Nutrient management questions are common for soybean across Minnesota as soybean is a major rotational crop in many areas. While our research has not always shown a great benefit of fertilizer applied directly to soybean it does not mean that soybean should be forgotten about when making fertilizer decisions.
Even with yield levels less than corn, nutrient concentrations in the soybean grain are substantial enough where continual removal of nutrients can result in deficiencies over time. Here are a few tips based on current research to get the most out of your fertilizer dollar for soybean.
1. Don’t forget about your beans
Fertilization prior to the crop preceding soybean is common in many areas across Minnesota. Recent data suggests that soybean will respond to nutrients applied ahead of the previous crop as long as you apply a sufficient rate. If soils test low in P or K, you’ll likely be able to maximize yield of the first year crop but with an insufficient rate you may be losing out in the soybean year. For nutrients like sulfur, research has shown a greater benefit of applying ahead of the previous crop versus directly ahead of the soybean crop.
2. Keep the application rate of potash low
Potash is the most economical source of potassium for crops. Research on soybean has been showing that too high of a rate may actually reduce yield when applied in the fall or spring directly ahead of the crop.
If K is low or very low, it may be best to apply higher rates ahead of a preceding crop and limit any application ahead of the soybean crop to no more than 100 lbs of potash per acre. The reason for yield decreases in not completely clear but may be due to chloride applied with potash. Stay tuned as we continue to research timing and sources of potassium for soybean across Minnesota.
3. Plan your applications based on soil tests
AgFax Weed Solutions
Soil tests provide the best tool to make fertilizer decisions before planting. Plant tissue tests are being used but our research has not been able to identify critical levels of individual nutrients for maximum grain yield. Reports of wide-spread micronutrient deficiencies have been made based on tissue analysis surveys, but little data exists correlating these “low” tissue levels to yield reductions in soybean. Making decisions before the crop is planted is important to ensure nutrients can be supplied to the crop throughout the growing season.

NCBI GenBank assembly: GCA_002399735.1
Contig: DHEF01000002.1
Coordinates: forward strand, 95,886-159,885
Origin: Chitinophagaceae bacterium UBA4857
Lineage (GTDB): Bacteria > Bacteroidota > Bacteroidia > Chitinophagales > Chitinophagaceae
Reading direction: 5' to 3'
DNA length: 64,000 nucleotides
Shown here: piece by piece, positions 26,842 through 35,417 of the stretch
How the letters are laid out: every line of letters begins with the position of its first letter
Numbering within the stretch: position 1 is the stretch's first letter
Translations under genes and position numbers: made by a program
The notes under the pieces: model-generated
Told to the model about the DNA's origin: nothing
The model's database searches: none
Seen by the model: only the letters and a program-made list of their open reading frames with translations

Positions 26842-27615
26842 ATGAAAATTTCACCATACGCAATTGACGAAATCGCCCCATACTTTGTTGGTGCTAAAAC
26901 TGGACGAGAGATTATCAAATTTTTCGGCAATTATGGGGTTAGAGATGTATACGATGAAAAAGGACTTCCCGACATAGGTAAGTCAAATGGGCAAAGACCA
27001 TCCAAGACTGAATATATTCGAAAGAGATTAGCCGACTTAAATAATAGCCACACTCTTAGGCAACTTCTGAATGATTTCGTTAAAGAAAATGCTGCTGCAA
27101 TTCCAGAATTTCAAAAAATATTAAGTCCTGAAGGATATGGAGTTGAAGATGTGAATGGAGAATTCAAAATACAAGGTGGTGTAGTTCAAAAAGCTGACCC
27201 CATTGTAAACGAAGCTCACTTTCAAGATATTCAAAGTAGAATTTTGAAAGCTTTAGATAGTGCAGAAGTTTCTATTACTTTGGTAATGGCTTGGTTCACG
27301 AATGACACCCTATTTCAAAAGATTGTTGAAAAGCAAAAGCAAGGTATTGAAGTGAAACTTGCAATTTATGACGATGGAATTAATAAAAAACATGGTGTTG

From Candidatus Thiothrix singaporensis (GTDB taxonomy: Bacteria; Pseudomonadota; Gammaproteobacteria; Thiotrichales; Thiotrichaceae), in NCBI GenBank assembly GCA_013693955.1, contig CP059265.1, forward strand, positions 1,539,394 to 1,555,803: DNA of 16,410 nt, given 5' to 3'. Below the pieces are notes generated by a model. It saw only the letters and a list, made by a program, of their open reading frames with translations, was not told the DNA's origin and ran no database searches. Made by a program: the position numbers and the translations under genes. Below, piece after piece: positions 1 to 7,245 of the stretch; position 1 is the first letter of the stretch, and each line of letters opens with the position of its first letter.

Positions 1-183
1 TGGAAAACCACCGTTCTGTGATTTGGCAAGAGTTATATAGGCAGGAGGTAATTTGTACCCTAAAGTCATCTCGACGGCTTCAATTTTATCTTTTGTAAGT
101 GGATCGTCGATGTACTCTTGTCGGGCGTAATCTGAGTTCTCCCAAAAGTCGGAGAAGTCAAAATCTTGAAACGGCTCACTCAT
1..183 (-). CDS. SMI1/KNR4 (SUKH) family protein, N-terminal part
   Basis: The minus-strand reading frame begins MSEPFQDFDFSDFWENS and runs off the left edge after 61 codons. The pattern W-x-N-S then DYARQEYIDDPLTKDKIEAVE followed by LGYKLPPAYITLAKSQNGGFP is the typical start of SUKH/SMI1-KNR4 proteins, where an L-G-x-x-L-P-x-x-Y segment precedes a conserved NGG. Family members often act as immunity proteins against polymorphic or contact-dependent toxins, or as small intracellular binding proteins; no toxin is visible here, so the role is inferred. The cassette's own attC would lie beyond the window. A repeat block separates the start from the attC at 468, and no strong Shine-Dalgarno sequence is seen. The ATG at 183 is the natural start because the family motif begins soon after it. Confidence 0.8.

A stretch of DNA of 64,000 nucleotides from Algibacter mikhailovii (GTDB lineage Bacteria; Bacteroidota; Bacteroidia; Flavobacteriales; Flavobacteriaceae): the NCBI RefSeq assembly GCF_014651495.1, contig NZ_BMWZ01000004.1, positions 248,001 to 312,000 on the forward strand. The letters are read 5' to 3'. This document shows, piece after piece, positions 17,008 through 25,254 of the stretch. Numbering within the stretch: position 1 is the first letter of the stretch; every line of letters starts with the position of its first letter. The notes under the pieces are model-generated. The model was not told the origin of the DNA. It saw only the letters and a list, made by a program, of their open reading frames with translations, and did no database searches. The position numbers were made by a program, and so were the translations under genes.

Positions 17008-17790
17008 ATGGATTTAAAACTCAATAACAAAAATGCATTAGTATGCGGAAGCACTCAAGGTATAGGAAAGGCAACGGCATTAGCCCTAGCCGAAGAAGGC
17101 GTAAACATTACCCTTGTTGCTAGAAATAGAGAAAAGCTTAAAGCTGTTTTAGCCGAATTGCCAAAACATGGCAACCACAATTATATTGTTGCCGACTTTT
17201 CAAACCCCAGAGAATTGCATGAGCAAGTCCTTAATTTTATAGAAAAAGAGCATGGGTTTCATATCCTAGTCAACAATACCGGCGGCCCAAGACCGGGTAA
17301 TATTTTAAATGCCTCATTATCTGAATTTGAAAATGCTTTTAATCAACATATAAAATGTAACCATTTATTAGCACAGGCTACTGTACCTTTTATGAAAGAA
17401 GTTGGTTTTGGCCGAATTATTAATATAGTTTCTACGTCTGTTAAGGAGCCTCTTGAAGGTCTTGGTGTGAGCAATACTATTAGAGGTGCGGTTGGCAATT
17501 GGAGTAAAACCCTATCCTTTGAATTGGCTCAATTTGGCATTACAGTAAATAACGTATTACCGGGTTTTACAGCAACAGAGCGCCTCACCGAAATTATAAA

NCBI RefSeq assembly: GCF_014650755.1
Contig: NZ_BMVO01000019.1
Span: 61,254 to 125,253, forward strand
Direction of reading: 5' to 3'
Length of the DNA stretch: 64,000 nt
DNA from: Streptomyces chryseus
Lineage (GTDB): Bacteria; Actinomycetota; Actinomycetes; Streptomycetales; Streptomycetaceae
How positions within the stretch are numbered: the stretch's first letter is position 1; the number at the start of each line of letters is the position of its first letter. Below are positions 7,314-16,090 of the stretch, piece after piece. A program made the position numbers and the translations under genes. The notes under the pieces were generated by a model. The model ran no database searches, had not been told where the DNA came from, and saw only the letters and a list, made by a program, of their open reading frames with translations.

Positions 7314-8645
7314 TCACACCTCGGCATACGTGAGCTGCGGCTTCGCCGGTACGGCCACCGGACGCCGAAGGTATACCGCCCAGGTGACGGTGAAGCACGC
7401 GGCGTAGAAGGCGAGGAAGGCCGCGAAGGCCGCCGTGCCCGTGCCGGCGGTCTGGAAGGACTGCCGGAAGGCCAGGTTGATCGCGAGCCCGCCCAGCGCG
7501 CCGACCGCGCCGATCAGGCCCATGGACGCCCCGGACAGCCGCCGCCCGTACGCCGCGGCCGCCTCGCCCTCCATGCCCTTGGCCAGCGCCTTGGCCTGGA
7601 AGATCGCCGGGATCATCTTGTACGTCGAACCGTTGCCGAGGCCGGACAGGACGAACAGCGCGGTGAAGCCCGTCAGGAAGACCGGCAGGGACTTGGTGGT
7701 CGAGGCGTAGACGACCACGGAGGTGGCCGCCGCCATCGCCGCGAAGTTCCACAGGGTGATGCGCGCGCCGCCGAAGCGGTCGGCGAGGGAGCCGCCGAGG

4. Apply micronutrients when needed
Research in Minnesota has not clearly demonstrated widespread need for micronutrients. Soybean may respond to manganese in high pH soil where the DTPA manganese soil test is 10 ppm or less. Zinc deficiencies are more common in corn and dry beans but have not been fully established for soybean in Minnesota.
If the zinc soil test are very low, there may be a zinc response in soybean, but it’s more likely in corn. A broadcast application of zinc for corn at suggested rates should increase the soil test and negate the need for zinc to be applied ahead of the soybean crop.
5. Manage iron deficiency chlorosis (IDC)
Prevalence of soils prone to IDC in central and western Minnesota can make growing soybean difficult. Variety selection is an important first step when dealing with IDC. Application of an ortho-ortho EDDHA iron chelate directly on the seed with the planter can increase yield in some situations. A targeted application of EDDHA can increase profitability by reducing costs in areas of the field not likely to respond to EDDHA.